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VIIIEdit

The moon was shining brightly.

Swift and sure the prow of the night-boat parted the silvery foam. The smell of young flesh. Peals of laughter. A breathless pianola. The tripping of dancing-feet. Voices husked with drink and voices soft with love. The shrill accents of vulgarity. Hustling waiters. Shop-girls. Bourgeois couples. Tired families of four and upward. Sleeping children. A boy selling candy. The crying of babies.

The two friends were sitting on the upper deck, muffled in their long rain-coats. In the distance the Empire City rose radiant from the mist.

“Say, Ernest, you should spout some poetry as of old. Are your lips stricken mute, or are you still thinking of Coney Island?”

“Oh, no, the swift wind has taken it away. I am clean, I am pure. Life has passed me. It has kissed me, but it has left no trace.”

He looked upon the face of his friend. Their hands met. They felt, with keen enjoyment, the beauty of the night, of their friendship, and of the city beyond.

Then Ernest's lips moved softly, musically, twitching with a strange ascetic passion that trembled in his voice as he began:

“Huge steel-ribbed monsters rise into the air

Her Babylonian towers, while on high,

Like gilt-scaled serpents, glide the swift trains by,

Or, underfoot, creep to their secret lair.

A thousand lights are jewels in her hair,

The sea her girdle, and her crown the sky;

Her life-blood throbs, the fevered pulses fly.

Immense, defiant, breathless she stands there.

“And ever listens in the ceaseless din,

Waiting for him, her lover, who shall come,

Whose singing lips shall boldly claim their own,

And render sonant what in her was dumb,

The splendour, and the madness, and the sin,

Her dreams in iron and her thoughts of stone.”

He paused. The boat glided on. For a long time neither spoke a word. After a while Jack broke the silence: “And are you dreaming of becoming the lyric mouth of the city, of giving utterance to all its yearnings, its 'dreams in iron and its thoughts of stone'?”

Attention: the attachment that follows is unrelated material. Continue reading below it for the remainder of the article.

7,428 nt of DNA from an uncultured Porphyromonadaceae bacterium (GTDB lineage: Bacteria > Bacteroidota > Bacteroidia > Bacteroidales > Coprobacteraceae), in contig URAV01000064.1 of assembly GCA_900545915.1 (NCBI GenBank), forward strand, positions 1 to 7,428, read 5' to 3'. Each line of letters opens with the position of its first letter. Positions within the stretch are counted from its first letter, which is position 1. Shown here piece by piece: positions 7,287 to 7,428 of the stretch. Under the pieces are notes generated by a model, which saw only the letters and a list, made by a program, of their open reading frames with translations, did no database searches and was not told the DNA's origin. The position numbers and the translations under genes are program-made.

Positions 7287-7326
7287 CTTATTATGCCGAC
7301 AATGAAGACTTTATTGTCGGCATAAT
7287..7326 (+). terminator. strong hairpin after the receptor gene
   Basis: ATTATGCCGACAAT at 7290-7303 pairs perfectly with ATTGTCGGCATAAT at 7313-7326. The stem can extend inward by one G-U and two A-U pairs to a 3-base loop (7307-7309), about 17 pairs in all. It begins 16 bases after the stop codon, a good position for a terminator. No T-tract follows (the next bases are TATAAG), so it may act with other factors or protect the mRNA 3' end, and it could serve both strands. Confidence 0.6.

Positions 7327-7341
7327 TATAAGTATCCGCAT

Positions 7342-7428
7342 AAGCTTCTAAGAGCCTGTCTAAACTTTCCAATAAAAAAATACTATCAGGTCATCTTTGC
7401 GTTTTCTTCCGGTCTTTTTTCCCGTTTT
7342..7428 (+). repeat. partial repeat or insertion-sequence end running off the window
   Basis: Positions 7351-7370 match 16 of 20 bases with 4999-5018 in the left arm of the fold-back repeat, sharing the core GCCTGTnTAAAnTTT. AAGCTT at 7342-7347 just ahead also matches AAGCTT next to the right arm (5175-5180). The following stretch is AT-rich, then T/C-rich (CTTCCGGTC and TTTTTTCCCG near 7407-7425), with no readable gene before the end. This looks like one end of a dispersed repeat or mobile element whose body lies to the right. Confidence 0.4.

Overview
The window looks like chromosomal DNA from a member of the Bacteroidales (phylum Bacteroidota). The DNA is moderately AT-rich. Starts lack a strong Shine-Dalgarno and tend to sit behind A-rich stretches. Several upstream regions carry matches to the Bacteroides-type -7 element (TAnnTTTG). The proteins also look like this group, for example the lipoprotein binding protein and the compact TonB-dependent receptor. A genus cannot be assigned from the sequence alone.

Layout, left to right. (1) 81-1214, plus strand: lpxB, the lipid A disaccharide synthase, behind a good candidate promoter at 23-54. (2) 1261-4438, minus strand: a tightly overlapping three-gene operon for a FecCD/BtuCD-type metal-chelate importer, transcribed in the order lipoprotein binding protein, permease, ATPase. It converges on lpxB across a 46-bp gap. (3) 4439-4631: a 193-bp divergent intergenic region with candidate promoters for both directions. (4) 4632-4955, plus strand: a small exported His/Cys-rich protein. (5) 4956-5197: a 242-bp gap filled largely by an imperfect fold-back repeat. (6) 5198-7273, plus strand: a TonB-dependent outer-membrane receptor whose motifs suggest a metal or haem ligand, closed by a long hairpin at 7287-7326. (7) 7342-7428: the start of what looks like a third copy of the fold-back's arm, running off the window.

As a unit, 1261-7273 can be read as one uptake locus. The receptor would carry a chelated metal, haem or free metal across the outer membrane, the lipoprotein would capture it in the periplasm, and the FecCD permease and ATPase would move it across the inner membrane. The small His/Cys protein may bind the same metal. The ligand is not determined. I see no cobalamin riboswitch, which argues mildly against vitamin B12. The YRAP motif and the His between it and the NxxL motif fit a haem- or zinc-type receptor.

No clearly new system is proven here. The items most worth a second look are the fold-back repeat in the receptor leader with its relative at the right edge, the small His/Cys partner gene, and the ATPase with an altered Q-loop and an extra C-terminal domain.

“No,” replied Ernest, simply, “not yet. It is strange to what impressions the brain will respond. In Clarke's house, in the midst of inspiring things, inspiration failed me. But while I was with that girl an idea came to me—an idea, big, real.”

“Will it deal with her?”

Ernest smiled: “Oh, no. She personally has nothing to do with it. At least not directly. It was the commotion of blood and—brain. The air—the change. I don't know what.”

“What will it be?” asked Jack, with interest all alert.

“A play, a wonderful play. And its heroine will be a princess, a little princess, with a yellow veil.”

“What of the plot?”

“That I shall not tell you to-day. In fact, I shall not breathe a word to any one. It will take you all by surprise—and the public by storm.”

“So it will be playable?”

“If I am not very much mistaken, you will see it on Broadway within a year. And,” he added graciously, “I will let you have two box-seats for the first night.”

They both chuckled at the thought, and their hearts leaped within them.

“I hope you will finish it soon,” Jack observed after a while. “You haven't done much of late.”

“A similar reflection was on my mind when you came yesterday. That accounts for the low spirits in which you found me.”

“Ah, indeed,” Jack replied, measuring Ernest with a look of wonder. “But now your face is aglow. It seems that the blood rushes to your head swifter at the call of an idea than at the kiss of a girl.”

“Thank God!” Ernest remarked with a sigh of relief. “Mighty forces within me are fashioning the limpid thought. Passion may grip us by the throat momentarily; upon our backs we may feel the lashes of desire and bathe our souls in flames of many hues; but the joy of activity is the ultimate passion.